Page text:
Dr Mark’s The Meaning in a Nutshell

William Golding, Lord of the Flies (1954)

William Golding’s Lord of the Flies (1954) is a novel written during the Cold War that explores the source of the warlike behaviour in mankind that, with the development of nuclear weapons, could destroy the planet.  Golding sees the origins of war in human nature, in a dark side that can quickly surface and dominate when given circumstances conducive for this to happen. 

The title, ‘Lord of the Flies’ refers to the devil, which, in turn, is a metaphor for the evil in mankind.  Golding puts the case that the civilisation in which so many people put their trust and hope is actually a thin veneer that can easily be overwhelmed by darker destructive forces.  This means that the faith that many people place in the likelihood that common sense and decency will prevail to ensure that nuclear weapons will not be used in war is tragically misplaced. 

The novel appears to be set during what seems to be a nuclear conflict, in a hypothetical Third World War.  A group of British school boys have been evacuated from a war zone for their safety, but the plane crashes on a small uninhabited island in the Pacific.  The boys are left to fend for themselves.  These circumstances initiate a conflict between those boys who seek to uphold civilised values (led by Ralph) and those boys who declare themselves to be hunters and indulge their barbaric tendencies (led by Jack).  Hunting for food is shown to generate blood lust and increasing barbarism, while superstition is also shown to lead to irrational and violent behaviour.   Eventually the hunters attack and kill some boys who are bystanders or who stand for civilised values.  Their increasing violence sees the island, their home, set on fire and rendered virtually uninhabitable just before they are rescued by a naval officer from a passing ship.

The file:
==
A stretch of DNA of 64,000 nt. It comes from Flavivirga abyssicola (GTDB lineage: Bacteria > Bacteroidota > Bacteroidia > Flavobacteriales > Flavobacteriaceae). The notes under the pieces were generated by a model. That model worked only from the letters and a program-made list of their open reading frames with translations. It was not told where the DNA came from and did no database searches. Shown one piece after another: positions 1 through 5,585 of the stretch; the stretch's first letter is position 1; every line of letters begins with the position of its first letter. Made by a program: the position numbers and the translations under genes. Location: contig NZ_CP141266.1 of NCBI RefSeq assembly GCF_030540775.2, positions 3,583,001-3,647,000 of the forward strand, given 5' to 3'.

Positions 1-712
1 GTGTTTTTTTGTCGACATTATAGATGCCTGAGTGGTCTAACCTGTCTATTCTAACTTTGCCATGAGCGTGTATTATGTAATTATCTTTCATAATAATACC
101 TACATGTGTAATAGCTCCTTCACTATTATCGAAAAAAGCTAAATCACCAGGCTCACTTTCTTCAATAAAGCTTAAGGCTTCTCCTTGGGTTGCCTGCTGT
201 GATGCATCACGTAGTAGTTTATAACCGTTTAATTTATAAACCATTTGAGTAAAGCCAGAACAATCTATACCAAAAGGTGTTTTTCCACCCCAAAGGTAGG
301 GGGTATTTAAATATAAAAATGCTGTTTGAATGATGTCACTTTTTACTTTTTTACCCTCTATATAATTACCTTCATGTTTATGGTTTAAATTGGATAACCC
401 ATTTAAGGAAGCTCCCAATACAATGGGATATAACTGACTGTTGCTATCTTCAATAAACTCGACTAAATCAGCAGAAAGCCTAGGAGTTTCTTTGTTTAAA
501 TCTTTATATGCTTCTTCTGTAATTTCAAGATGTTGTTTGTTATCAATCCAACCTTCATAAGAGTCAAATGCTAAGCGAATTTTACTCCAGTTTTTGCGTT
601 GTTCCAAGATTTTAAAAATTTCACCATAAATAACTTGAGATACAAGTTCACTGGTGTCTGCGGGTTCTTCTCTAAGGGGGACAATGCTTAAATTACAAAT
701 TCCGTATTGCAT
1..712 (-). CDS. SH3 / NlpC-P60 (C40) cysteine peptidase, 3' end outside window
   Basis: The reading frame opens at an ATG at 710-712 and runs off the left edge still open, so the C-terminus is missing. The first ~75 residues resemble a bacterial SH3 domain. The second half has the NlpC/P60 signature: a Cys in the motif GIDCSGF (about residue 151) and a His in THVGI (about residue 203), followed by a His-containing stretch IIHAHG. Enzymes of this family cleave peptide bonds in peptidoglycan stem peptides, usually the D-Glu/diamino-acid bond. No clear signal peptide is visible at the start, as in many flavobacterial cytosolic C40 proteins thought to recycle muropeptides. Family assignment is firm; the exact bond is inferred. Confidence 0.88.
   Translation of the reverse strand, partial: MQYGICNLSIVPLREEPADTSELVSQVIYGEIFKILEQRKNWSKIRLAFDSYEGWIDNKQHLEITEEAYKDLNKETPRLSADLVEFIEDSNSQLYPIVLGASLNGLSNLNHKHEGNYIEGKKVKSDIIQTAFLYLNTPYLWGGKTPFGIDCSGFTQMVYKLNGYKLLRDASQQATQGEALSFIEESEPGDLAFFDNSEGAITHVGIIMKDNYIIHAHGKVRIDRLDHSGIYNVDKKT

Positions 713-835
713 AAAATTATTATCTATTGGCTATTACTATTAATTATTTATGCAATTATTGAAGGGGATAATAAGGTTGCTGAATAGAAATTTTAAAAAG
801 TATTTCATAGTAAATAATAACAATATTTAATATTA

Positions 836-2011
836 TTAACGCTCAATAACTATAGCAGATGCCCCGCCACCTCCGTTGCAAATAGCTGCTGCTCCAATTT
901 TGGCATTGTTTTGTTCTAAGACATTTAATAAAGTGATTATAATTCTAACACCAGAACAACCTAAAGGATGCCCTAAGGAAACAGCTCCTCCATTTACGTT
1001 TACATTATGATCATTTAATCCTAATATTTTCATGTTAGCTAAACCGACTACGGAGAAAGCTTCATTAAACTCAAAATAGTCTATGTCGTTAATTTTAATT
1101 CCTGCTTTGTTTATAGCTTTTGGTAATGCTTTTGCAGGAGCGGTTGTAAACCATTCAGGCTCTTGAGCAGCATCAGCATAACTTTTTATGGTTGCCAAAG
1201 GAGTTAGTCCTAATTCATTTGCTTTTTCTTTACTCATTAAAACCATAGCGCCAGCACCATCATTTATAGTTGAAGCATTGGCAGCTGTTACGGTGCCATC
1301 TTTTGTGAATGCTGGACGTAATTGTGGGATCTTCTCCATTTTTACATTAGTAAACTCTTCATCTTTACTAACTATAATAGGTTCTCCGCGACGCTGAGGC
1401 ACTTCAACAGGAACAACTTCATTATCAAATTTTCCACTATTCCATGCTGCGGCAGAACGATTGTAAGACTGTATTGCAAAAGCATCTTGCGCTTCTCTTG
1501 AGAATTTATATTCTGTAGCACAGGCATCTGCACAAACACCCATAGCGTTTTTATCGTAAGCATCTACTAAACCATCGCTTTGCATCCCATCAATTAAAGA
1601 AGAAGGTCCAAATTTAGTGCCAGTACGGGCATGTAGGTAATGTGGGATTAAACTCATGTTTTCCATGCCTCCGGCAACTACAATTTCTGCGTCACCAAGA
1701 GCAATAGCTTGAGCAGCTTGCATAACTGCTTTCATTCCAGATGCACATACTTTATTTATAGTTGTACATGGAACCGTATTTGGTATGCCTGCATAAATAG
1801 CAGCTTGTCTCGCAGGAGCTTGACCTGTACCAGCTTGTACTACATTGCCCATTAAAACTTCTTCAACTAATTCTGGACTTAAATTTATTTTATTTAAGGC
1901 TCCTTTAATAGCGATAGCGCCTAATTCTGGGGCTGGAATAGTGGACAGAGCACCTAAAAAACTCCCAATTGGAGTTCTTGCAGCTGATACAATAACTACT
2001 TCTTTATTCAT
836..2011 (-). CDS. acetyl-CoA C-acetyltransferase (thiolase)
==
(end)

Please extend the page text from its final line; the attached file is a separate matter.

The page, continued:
After the publication of his book, Golding explained that wrote about boys stranded on an uninhabited Pacific island because he believed that through boys he could depict the problem of evil lurking below the surface in a civilised society.  As a school teacher and former boy himself, he felt he had closely observed and understood the behaviour of boys.  Boys also served his purpose because they have experienced less socialisation than adults so they are, he believed, more prone to revert to the kinds of barbarism that Golding feared was at the heart of human nature.  Golding also thought that his depiction of boys in survival mode was more realistic than other fictional depictions of boys in similar situations.  His novel represents a rebuttal of those rosier representations.   

In regards to the community of stranded boys, the pair of glasses and the conch shell represent civilisation.  The glasses, worn by the chubby and physically weak character Piggy, represent kind of technology intrinsic to a civilised society that can assist the physically frail to survive.  The lenses of the glasses can also produce fire, which can be tool of civilisation or barbarism.  As most of the boys revert to barbarism, Piggy becomes increasingly vulnerable until eventually he is attacked and killed.  The conch shell represents orderly government and the principle of living according to rules, which is the essence of civilisation.  However, since the hold of civilisation is precarious, as the novel progresses the authority of those civilised boys who control the conch slips away from them as power devolves towards the barbaric, tribal, and violent hunters.  When Piggy is killed by the hunters, the conch is smashed. Civilisation on the island has ended. 

In the novel, the violence of the mob is depicted as contagious, sweeping through the group and overwhelming the capacity of individuals to think and act rationally and independently. Eventually the warlike tendency of the mob sees them behave in ways inimical to their long-term interests by destroying their island home.  This outcome resembles the fear shared by many people in the 1950s, including by Golding, that a nuclear confrontation could render the world uninhabitable.   

Student resources by Dr Mark Lopez

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The purpose of the concise notes of Dr Mark’s The Meaning in a Nutshell is to provide much needed help to students seeking to unlock the meaning of the texts with which they have to deal.  (More elaborate notes are provided in lessons as part of my private tutoring business.) 

Subject: Lord of the Flies meaning, Lord of the Flies themes, Lord of the Flies analysis, Lord of the Flies notes